The non-syndromic familial thoracic aortic aneurysms and dissections maps to 15q21 locus
1 Department of Internal Medicine, Yale University School of Medicine, New Haven, CT, 06511 USA
2 Department of Echocardiography, Rajaie Cardiovascular Medical and Research Center, Iran University of Medical Sciences, Tehran, 19668 Iran
3 Penn State University Hershey Medical Center, Hershey, PA, 17036 USA
BMC Medical Genetics 2010, 11:143 doi:10.1186/1471-2350-11-143Published: 11 October 2010
Thoracic aortic aneurysms and dissections (TAAD) is a critical condition that often goes undiagnosed with fatal consequences. While majority of the cases are sporadic, more than 20% are inherited as a single gene disorder. The most common familial TAA is Marfan syndrome (MFS), which is primarily caused by mutations in fibrillin-1 (FBN1) gene. Patients with FBN1 mutations are at higher risk for dissection compared to other patients with similar size aneurysms.
Fifteen family members were genotyped using Affymetrix-10K genechips. A genome-wide association study was carried out using an autosomal dominant model of inheritance with incomplete penetrance. Mutation screening of all exons and exon-intron boundaries of FBN1 gene which reside near the peak Lod score was carried out by direct sequencing.
The index case presented with agonizing substernal pain and was found to have TAAD by transthoracic echocardiogram. The family history was significant for 3 first degree relatives with TAA. Nine additional family members were diagnosed with TAA by echocardiography examinations. The affected individuals had no syndromic features. A genome-wide analysis of linkage mapped the disease gene to a single locus on chromosome 15q21 with a peak Lod score of 3.6 at fibrillin-1 (FBN1) gene locus (odds ratio > 4000:1 in favour of linkage), strongly suggesting that FBN1 is the causative gene. No mutation was identified within the exons and exon-intron boundaries of FBN1 gene that segregated with the disease. Haplotype analysis identified additional mutation carriers who had previously unknown status due to borderline dilation of the ascending aorta.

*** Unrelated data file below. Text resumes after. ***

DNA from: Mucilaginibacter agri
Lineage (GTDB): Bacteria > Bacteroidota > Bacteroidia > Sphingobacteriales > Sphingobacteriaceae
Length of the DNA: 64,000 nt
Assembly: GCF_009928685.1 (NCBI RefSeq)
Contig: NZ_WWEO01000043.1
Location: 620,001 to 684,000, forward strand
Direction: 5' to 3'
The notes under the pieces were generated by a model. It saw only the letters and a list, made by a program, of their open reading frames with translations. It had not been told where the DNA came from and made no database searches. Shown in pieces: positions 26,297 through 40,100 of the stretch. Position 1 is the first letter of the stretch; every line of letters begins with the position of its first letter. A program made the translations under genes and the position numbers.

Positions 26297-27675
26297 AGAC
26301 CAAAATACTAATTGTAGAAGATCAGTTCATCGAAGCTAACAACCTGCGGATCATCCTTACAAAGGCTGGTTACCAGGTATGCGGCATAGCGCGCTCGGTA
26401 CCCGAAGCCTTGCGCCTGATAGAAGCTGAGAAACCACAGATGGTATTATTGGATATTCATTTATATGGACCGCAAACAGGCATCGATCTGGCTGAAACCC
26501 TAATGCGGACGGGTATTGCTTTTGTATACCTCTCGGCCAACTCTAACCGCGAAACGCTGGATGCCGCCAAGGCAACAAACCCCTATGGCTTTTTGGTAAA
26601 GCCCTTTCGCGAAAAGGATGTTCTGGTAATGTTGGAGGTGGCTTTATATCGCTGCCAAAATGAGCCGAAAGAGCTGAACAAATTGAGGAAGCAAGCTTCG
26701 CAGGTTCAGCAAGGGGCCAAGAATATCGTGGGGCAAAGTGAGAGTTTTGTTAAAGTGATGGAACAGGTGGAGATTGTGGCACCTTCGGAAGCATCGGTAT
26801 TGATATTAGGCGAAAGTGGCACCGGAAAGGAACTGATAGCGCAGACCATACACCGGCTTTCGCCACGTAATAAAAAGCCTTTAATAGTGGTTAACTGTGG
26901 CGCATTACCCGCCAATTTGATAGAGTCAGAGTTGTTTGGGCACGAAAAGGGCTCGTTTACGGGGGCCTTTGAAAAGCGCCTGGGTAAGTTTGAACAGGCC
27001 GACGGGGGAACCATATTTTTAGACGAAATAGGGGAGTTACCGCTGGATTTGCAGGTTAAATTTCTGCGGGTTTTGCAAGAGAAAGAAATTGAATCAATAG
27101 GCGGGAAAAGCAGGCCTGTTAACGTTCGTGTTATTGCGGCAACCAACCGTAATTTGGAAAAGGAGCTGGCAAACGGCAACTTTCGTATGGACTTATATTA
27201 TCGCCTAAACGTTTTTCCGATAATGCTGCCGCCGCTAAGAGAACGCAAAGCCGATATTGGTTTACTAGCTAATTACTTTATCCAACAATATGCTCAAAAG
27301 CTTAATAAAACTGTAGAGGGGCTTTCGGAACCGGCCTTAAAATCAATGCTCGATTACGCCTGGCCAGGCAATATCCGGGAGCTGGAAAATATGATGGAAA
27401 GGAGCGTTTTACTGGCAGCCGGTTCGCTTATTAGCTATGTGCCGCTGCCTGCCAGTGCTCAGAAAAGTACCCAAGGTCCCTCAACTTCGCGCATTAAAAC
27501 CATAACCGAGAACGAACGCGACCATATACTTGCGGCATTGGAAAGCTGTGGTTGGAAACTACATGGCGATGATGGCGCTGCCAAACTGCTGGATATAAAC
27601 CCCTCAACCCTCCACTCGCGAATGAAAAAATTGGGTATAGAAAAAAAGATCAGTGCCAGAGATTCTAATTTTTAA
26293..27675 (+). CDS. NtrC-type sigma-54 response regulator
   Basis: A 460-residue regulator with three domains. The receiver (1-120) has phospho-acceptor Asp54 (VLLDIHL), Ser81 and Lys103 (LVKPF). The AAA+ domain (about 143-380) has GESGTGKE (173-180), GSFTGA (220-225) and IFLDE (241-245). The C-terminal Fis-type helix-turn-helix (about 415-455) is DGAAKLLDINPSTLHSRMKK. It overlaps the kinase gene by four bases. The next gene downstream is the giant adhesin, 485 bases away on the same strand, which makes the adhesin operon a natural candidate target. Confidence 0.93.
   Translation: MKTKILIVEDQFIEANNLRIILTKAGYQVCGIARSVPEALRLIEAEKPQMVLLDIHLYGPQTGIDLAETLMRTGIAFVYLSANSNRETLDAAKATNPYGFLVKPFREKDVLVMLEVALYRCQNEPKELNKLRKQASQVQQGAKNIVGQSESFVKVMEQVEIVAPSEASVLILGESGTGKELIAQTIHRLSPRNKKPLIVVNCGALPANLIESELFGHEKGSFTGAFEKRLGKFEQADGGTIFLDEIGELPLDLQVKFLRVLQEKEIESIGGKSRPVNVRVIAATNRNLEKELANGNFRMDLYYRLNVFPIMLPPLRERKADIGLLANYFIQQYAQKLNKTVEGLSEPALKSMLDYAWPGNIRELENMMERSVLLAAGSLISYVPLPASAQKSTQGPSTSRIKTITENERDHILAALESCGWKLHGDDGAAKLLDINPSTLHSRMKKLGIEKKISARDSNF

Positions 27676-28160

A familial non-syndromic TAAD is strongly associated with the FBN1 gene locus and has a malignant disease course often seen in MFS patients. This finding indicates the importance of obtaining detailed family history and echocardiographic screening of extended relatives of patients with non-syndromic TAAD to improve the outcome. In addition, association of non-syndromic TAAD with the Marfan disease gene locus poses the question whether secondary prevention strategies employed for Marfan syndrome patients should be applied to all patients with familial TAAD.